Recalling their formative influence, Sarah couldn’t be more grateful for that early training and support, “Naomi and Vanesa made my time with ITS/ResNet so enjoyable that it really made me want to come back for more.” That initial experience changed everything. But to navigate the crash course successfully, Sarah used her people skills and tapped her underlying ability to adapt and completely reinvent herself.

Using artistic skills to create the ITS logoITS logo

One notable accomplishment that Sarah is associated with while being an ITS student worker involves her expertise in graphic design. “I am so honoured and proud to be the creator of the ITS logo.” First appearing in 2018, the ITS logo marked a new era as our division embarked on a massive reorganization.

One of Sarah’s big takeaways, “I’ve learned a lot about how much it takes to make a university work. Although ITS is very spread out and in some cases people may never meet each other, we’re all working to support each other and the university itself.” It is a matter of balance: That same empathy that Sarah brings to her customers, she also extends to her co-workers.

Joining the ITS Family

Fortunately for Sarah, soon after she graduated from UCSC, a full-time position as a desktop technician opened up in ITS. Sarah jumped at the chance to permanently join the family-like team, “Here is a position that perfectly builds on the skills I learned at ResNet, while exposing me to new parts of the university. I’m so pleased that I’m able to meet many of UCSC’s amazing staff members, and more than that, often be a positive part of their day when I’m able to help them.”

Nick D’arcangelo, Sarah’s current manager, was impressed by Sarah’s efforts and her role on the desktop team: “Sarah joined our team with distinct momentum from her previous job. In addition to her firm grasp of key support fundamentals, Sarah brought a valuable brand of professionalism and creative thinking along with her. Having swiftly adapted to the role, Sarah is now instrumental to our team’s success thanks to her dedication, skills, and positive attitude.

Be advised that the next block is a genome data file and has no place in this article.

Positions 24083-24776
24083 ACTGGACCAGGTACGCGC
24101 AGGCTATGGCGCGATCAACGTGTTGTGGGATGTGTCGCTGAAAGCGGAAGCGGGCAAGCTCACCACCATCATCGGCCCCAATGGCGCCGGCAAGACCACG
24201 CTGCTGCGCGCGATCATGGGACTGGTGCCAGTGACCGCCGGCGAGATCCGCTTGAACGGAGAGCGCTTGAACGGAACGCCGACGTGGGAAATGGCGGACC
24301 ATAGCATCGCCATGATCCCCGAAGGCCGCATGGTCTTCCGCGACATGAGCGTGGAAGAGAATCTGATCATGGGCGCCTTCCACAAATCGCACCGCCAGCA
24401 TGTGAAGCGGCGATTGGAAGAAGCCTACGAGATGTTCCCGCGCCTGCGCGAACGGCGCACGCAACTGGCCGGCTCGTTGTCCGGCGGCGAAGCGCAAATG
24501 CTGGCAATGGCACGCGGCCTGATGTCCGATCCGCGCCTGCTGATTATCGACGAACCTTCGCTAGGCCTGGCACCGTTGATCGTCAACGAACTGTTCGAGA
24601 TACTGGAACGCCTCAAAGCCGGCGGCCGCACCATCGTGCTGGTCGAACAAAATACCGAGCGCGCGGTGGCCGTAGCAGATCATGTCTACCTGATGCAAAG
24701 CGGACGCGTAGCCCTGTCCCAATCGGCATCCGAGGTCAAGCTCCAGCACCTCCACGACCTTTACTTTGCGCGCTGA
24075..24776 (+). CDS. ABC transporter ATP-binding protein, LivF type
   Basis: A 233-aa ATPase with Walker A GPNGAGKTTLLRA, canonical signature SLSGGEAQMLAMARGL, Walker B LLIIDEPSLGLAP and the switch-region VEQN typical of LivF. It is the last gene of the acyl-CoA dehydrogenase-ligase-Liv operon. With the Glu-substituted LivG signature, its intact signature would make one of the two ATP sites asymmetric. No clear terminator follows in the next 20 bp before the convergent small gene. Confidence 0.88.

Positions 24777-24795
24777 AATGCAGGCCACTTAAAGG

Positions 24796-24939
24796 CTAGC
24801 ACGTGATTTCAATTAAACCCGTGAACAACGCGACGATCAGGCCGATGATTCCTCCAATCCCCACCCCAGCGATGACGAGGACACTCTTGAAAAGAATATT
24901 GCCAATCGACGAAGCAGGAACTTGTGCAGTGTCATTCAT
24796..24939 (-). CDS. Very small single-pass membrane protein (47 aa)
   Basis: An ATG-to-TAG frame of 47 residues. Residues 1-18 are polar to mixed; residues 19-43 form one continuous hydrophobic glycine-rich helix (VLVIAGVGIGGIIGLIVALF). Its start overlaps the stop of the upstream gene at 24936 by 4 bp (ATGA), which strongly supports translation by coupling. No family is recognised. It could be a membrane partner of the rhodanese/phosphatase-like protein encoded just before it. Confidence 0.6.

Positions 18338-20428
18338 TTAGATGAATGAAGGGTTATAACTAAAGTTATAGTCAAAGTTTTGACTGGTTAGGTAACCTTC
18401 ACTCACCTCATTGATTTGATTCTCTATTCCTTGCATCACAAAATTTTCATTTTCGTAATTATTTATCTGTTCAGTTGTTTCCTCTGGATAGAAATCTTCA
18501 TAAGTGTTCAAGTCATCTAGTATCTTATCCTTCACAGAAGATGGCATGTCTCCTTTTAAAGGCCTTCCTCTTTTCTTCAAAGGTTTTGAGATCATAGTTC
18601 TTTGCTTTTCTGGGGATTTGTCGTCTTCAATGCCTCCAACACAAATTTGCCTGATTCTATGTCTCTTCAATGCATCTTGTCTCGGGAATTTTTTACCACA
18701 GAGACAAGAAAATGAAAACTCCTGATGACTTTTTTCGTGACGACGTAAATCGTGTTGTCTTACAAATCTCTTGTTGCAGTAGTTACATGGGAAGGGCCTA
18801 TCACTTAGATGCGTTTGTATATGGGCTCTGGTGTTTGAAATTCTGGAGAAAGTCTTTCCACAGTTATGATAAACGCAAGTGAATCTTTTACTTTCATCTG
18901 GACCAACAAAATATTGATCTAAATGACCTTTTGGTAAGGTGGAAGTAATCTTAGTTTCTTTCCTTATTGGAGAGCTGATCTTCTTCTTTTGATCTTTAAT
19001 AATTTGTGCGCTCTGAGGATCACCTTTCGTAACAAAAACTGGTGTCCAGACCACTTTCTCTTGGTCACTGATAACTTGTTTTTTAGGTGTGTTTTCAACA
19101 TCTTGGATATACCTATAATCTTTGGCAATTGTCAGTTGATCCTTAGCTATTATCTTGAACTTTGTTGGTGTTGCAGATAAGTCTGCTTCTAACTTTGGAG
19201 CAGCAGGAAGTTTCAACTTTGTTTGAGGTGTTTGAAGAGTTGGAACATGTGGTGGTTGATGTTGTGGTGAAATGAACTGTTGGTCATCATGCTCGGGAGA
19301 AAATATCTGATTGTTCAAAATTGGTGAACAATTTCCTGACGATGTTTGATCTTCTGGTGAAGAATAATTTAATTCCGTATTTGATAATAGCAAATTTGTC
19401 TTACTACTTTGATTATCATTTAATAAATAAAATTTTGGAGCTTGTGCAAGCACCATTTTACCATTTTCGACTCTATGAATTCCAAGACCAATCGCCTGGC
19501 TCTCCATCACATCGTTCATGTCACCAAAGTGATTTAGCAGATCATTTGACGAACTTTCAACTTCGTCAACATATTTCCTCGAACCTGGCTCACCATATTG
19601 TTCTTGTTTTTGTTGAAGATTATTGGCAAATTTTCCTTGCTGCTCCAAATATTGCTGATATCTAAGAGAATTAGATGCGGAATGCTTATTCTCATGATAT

Sarah expressed appreciation for Nick’s management style, “He is always very open to any goals I might have, and is very supportive of me branching out and learning new skills. In this way, Nick has really been a guiding force in this early stage of my career.”

There is something to be said for the heroic work of operational support by staff who keep the trains running smoothly on a daily basis. It’s impact is largely underrated and there is a sense of quiet satisfaction that goes along with being on the team for those in ITS who tend to the quotidien use of technology.  

Sarah understands that it is in this daily grind of tech that relationships matter most, “I’ve learned how important it is to be empathetic and to find real value in helping your clients. Of course this is a job to me, but I also see my clients as people genuinely needing help with their computers, much like me before I started at ResNet. To be that helping hand to someone--when they are frustrated and often tight on time--is a great feeling. Even more, to be a person that can teach someone something that will help them in the future, is very valuable to me.”

Sharing advice for UCSC students

Sarah shared her advice for UCSC students thinking about working in ITS, “I’d especially encourage students that maybe don’t have the traditional background to look into positions in ITS, as there’s so many different units that utilize different skill sets. Also, try to get as much real world experience as possible. IT is about so much more than just the technology; it’s also about supporting people, and working with a team who will in turn support you.” 

As is evident in her career journey thus far, Sarah’s ability to communicate effectively with people allows her to grow in ways that leverage the positive that can come from change. And, in that sense, she will always be well positioned to succeed.